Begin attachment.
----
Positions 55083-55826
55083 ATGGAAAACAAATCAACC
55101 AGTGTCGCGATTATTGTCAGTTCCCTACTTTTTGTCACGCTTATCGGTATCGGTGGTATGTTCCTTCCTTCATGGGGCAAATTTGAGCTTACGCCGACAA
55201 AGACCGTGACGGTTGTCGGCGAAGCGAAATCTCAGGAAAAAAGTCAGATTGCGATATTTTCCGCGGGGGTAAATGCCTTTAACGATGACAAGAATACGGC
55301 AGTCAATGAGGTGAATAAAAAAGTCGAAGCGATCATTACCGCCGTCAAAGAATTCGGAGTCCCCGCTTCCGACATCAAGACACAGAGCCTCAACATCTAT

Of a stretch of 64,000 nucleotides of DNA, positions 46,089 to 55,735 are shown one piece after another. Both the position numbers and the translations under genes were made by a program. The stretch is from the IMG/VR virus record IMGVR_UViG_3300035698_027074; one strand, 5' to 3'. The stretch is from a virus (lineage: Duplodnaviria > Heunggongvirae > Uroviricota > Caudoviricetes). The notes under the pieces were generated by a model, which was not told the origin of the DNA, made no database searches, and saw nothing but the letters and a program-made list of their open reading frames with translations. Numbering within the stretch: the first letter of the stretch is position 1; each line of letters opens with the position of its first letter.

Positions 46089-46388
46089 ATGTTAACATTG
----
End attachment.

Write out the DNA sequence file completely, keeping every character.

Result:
Positions 55083-55826
55083 ATGGAAAACAAATCAACC
55101 AGTGTCGCGATTATTGTCAGTTCCCTACTTTTTGTCACGCTTATCGGTATCGGTGGTATGTTCCTTCCTTCATGGGGCAAATTTGAGCTTACGCCGACAA
55201 AGACCGTGACGGTTGTCGGCGAAGCGAAATCTCAGGAAAAAAGTCAGATTGCGATATTTTCCGCGGGGGTAAATGCCTTTAACGATGACAAGAATACGGC
55301 AGTCAATGAGGTGAATAAAAAAGTCGAAGCGATCATTACCGCCGTCAAAGAATTCGGAGTCCCCGCTTCCGACATCAAGACACAGAGCCTCAACATCTAT

Of a stretch of 64,000 nucleotides of DNA, positions 46,089 to 55,735 are shown one piece after another. Both the position numbers and the translations under genes were made by a program. The stretch is from the IMG/VR virus record IMGVR_UViG_3300035698_027074; one strand, 5' to 3'. The stretch is from a virus (lineage: Duplodnaviria > Heunggongvirae > Uroviricota > Caudoviricetes). The notes under the pieces were generated by a model, which was not told the origin of the DNA, made no database searches, and saw nothing but the letters and a program-made list of their open reading frames with translations. Numbering within the stretch: the first letter of the stretch is position 1; each line of letters opens with the position of its first letter.

Positions 46089-46388
46089 ATGTTAACATTG